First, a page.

Hinton launches water sampling program this month

·2 min read

Forty homes in Hinton will be randomly selected this September to participate in the Town’s water sampling program to test for safe levels of lead.

Town workers with Town IDs will knock on 40 random doors and may require entry to homes anywhere from 8 am to 3 pm until Sept. 30, 2021. If someone isn’t home, they will move onto the next house.

“As the Town’s staff is not aware of any lead service connections, we used the “age of developments/areas” within the Town to allocate sample locations,” stated Carlos Tenias Gil, Hinton’s communications coordinator.

Aside from single-family dwellings, multi-family dwellings, and large dwellings, additional samples will be taken from within the treatment and distribution system for reference, Hardisty Reservoir, the Switzer Booster Station, Thompson Lake Reservoir, and Hillcrest Reservoir and Pumphouse. Raw river water, process water, treated water, and the meter vault have all been sampled already. The Town noted there is no presence of lead entering the Meter vault.

“Typically, drinking water treatment plants produce drinking water which is nearly lead-free. However, lead can leach into drinking water from lead service lines, which carry water from the water main to the building inlet, and from lead solder and brass fittings within a building,” stated Jason Penner, Alberta Environment and Parks (AEP) communications advisor via email.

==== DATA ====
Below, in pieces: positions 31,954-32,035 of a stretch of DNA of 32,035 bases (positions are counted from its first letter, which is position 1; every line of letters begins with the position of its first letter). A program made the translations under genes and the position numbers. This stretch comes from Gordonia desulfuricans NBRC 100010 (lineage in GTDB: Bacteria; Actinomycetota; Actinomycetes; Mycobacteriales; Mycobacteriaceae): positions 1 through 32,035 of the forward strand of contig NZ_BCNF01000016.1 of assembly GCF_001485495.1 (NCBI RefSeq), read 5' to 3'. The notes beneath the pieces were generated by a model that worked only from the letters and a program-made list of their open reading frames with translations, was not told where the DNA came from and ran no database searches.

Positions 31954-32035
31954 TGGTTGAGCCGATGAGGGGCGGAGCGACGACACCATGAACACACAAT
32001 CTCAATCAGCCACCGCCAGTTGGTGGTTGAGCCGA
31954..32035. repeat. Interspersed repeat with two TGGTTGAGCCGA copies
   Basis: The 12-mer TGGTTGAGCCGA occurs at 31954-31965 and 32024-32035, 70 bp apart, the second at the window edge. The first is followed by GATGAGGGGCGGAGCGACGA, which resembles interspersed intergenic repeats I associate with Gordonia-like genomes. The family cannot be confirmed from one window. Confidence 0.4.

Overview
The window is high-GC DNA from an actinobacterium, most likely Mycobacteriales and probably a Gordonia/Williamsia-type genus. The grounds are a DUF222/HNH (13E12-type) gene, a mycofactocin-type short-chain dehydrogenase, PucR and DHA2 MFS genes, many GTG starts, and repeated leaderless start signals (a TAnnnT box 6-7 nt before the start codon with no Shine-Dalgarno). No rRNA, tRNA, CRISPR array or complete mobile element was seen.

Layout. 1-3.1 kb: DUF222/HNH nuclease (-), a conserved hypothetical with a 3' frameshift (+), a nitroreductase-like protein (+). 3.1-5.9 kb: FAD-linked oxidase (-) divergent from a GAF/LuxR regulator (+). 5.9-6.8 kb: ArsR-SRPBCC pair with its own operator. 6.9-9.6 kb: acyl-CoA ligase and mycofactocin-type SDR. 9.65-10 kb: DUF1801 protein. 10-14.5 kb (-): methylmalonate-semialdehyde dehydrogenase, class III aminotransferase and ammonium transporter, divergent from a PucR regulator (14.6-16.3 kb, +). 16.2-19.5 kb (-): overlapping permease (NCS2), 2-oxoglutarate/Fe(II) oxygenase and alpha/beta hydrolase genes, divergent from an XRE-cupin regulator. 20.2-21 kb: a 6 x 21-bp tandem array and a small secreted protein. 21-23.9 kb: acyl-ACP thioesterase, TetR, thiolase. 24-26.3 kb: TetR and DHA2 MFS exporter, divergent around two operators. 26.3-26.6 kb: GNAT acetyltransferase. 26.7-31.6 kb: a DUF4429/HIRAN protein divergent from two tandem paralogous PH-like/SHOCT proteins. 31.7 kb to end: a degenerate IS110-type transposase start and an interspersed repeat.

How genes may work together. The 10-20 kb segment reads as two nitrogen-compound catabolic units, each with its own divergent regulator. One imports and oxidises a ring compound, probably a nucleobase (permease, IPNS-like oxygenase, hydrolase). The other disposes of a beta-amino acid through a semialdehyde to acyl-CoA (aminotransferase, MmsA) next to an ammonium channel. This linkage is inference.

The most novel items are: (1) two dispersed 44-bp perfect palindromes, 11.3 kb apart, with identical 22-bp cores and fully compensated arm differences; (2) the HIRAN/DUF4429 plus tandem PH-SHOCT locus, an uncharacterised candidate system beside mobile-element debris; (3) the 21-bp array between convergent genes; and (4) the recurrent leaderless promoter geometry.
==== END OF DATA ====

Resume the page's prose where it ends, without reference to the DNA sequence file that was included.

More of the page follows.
The program is a response to changes in the drinking water guidelines by AEP.

The Government of Alberta began working with municipalities towards implementing Health Canada’s updated Canadian Drinking Water Quality Guideline for lead in drinking water in January 2020. This guideline includes a maximum acceptable concentration (MAC) of five parts per billion (ppb) in drinking water, as measured at the customer’s tap. This is down from the previous MAC of 10ppb in the Guidelines for Canadian Drinking Water Quality.

Fetuses, infants, and children are most at risk for neurodevelopmental adverse health effects from lead, according to the AEP.

The new guidelines require each community to develop and implement a lead mitigation program. Municipal waterworks systems across Alberta began collecting water samples as of May 2020 to measure lead levels at the tap.The first phase of Hinton’s program is the collection of information and water samples for analysis. The first phase also includes evaluation and follow-up and will run until 2024, followed by a mitigation phase from 2025 onwards.

AEP requires municipalities to develop a records management system, mapping zones based on lead risk, and preparing a sampling plan with priority given to highest risk zones prior to sampling.

The customer communication strategy includes information on health effects and steps customers can take to reduce exposure, outreach to potential sampling locations, sampling, and lead results to the customer. The residential lead sample results will be shared with the customer within 14 days after receipt from the laboratory.

Masha Scheele, Local Journalism Initiative Reporter, The Hinton Voice

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